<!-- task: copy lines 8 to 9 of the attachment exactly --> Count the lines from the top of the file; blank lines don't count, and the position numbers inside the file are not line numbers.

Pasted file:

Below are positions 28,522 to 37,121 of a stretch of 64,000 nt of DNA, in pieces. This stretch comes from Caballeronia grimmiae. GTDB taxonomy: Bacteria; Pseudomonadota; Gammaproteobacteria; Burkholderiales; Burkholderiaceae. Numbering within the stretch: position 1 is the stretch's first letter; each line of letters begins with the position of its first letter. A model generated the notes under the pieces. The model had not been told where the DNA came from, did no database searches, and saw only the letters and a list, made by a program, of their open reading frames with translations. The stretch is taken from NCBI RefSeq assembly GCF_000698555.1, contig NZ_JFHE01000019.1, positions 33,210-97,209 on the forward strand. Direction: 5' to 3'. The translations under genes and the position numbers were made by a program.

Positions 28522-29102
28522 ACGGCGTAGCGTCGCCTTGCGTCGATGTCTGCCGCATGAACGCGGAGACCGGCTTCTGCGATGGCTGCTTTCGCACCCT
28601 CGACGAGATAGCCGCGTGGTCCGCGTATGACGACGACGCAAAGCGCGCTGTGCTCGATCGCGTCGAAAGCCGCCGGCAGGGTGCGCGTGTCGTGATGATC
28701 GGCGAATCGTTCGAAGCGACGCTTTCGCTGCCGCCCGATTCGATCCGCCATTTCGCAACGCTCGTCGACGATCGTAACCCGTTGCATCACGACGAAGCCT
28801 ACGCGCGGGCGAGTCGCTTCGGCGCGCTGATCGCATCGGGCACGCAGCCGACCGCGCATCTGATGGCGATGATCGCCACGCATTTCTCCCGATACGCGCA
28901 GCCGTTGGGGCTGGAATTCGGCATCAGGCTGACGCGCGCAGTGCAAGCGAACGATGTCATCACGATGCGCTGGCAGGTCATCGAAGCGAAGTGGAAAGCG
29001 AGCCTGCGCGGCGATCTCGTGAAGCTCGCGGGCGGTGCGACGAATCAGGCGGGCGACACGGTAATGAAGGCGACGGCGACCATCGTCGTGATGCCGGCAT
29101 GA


29001 AGCCTGCGCGGCGATCTCGTGAAGCTCGCGGGCGGTGCGACGAATCAGGCGGGCGACACGGTAATGAAGGCGACGGCGACCATCGTCGTGATGCCGGCAT
29101 GA